ST. PETERSBURG — After sending more than 250 people to a previous meeting, members of the People’s Budget Review boycotted Thursday’s final budget hearing, fearing the city council would ignore their call for more funding to tackle poverty, youth unemployment and run-down neighborhoods.
Instead, almost 200 members of the grass-roots group made up of union members and neighborhood associations went door to door across the city asking residents to put up yard signs supporting spending on families and neighborhoods. They also want residents to remember which members of the city council voted down their proposals when they vote in upcoming elections.
As it turned out a majority of city council members agreed with them and in a 5-3 vote approved adding an extra $300,000 to Mayor Bill Foster’s $212 million budget for 2014.
The additional spending includes $100,000 to add 40 spots in an after-school work program intended to lower youth unemployment in some of the poorest areas of the city, $20,000 to reduce the number of homeless people in Williams Park and sets aside $180,000 that likely will be divided between economic development and neighborhood improvement programs.
The money will come from funds originally earmarked to pay for the city’s downtown waterfront master plan, an expense that instead will be paid for from the city’s reserve funds.
During the contentious meeting, city council members who voted against the extra spending said it was fiscally irresponsible to dig further into the reserve fund, which is below the 20 percent target set by city policy.
“If something happens and we need to dig into reserves, we will be called every name in the book for not being responsible,” said Councilman Bill Dudley. “We need to get our reserves back to where they need to be.’’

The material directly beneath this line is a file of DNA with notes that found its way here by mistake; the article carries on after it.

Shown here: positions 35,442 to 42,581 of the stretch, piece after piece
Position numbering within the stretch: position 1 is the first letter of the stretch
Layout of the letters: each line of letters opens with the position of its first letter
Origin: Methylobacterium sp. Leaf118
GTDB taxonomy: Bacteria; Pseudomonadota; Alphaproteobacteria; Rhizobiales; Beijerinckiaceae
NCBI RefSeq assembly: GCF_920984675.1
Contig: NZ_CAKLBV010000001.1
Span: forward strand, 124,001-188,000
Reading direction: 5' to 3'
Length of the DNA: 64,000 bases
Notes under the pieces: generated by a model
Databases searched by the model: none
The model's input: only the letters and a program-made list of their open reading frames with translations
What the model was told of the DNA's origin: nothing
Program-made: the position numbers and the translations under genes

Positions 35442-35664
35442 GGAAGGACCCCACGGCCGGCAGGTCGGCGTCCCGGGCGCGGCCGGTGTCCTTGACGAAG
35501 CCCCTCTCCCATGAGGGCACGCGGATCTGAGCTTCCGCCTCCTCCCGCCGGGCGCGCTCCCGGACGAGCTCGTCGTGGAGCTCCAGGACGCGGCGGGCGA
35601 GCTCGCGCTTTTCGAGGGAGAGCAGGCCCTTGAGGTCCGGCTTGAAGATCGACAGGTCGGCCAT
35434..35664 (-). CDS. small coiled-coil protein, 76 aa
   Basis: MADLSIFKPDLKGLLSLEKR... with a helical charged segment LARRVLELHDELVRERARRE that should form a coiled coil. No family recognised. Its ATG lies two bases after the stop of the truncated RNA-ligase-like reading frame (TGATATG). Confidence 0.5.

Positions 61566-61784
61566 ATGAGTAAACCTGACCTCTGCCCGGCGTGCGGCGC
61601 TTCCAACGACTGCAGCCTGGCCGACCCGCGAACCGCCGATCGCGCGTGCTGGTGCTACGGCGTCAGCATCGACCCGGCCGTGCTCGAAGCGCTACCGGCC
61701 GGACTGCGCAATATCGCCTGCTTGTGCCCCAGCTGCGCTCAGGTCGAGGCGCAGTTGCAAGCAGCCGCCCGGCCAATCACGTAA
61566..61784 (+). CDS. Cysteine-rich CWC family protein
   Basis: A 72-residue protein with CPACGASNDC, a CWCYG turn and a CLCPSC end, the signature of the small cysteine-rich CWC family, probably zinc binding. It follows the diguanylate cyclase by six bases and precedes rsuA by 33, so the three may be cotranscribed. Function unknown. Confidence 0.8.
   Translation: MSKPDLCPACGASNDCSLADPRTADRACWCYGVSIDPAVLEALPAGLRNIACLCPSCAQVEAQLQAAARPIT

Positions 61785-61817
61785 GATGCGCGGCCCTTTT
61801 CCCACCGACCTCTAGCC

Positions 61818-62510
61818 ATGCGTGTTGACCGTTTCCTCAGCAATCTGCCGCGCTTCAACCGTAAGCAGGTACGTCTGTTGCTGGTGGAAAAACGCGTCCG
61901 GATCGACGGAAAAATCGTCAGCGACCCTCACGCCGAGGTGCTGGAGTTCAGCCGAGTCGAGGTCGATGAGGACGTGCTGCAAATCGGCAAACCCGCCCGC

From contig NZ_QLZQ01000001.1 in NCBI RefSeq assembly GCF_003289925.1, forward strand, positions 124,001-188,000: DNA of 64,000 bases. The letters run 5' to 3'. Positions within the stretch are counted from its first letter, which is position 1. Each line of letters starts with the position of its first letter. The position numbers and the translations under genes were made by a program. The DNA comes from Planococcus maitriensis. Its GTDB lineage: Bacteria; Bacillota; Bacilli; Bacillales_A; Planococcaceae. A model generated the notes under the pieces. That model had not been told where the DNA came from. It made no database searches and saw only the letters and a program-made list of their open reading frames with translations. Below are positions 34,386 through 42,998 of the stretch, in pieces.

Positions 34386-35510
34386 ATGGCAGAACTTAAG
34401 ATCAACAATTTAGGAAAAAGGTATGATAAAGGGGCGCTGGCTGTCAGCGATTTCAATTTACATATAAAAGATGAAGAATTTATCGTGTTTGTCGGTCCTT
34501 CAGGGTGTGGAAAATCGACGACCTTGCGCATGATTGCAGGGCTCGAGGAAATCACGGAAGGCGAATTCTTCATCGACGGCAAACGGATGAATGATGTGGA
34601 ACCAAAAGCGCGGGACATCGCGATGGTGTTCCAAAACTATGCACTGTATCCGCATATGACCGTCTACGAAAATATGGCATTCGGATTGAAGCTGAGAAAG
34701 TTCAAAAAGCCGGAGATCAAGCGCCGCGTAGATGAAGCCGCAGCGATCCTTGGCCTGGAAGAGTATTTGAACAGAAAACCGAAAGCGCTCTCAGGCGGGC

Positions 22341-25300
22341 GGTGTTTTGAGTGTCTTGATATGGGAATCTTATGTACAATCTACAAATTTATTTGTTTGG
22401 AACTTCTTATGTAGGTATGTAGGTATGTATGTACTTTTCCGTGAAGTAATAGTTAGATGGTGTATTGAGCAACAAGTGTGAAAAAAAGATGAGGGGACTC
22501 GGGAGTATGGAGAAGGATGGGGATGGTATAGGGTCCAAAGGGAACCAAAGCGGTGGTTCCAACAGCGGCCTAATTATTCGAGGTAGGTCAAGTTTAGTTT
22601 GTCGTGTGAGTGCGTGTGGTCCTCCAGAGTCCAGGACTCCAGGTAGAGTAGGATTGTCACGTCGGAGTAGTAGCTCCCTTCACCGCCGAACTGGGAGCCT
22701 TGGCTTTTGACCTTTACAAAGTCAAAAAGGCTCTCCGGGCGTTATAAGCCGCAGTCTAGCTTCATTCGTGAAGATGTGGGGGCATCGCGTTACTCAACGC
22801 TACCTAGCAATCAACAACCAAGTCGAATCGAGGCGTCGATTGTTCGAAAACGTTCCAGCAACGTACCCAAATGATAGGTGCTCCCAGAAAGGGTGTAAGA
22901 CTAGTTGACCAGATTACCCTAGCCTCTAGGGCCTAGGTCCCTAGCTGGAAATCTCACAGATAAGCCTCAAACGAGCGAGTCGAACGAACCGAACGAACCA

But supporters said the city was slowly recovering from the recession and needed to do more to spur economic development and tackle poverty and crime.
“I am going to support what are modest efforts to invest in our children and creating jobs,” said council Chairman Karl Nurse.
About a dozen teenagers who took part in the city’s summer youth work program called on council members to approve funding for the after-school program.
The program, which is run from the Boley Center on 31st Street North in Midtown, was launched last month with 33 youths ages 14 to 18 gaining work experience in stores, recreation centers and pre-schools, among other areas. The teens are paid $7.79 an hour, with employers paying $3.90 and the city picking up the remainder.
Director Curtis Anderson said the extra funding would make a big difference to teenagers in one of the city’s poorest areas.
“They want jobs; they want opportunities,” he said.
The extra spending on economic development will likely go toward more funding for Main Street programs and city corridors, areas earmarked as needing to be revitalized. That will likely include the Edge District and parts of Central Avenue. The exact allocations will be decided at a future workshop.
Members of People’s Budget Review manned phone banks this week, making 2,000 calls to ask residents to support their request for more spending on families, neighborhoods and creating jobs. Volunteers went door to door in Pinellas Point, Old Southeast, Child’s Park and other neighborhoods distributing 1,000 yard signs to residents willing to place them in their yards.
Foster’s budget includes $2.8 million to award city workers a pay raise, the first in five years for some employees. It also cuts the property tax rate by 0.1 percent and pays for five additional police officers.
Rising home values means the city will take in an estimated $3.1 million more in property taxes in the next fiscal year than this year.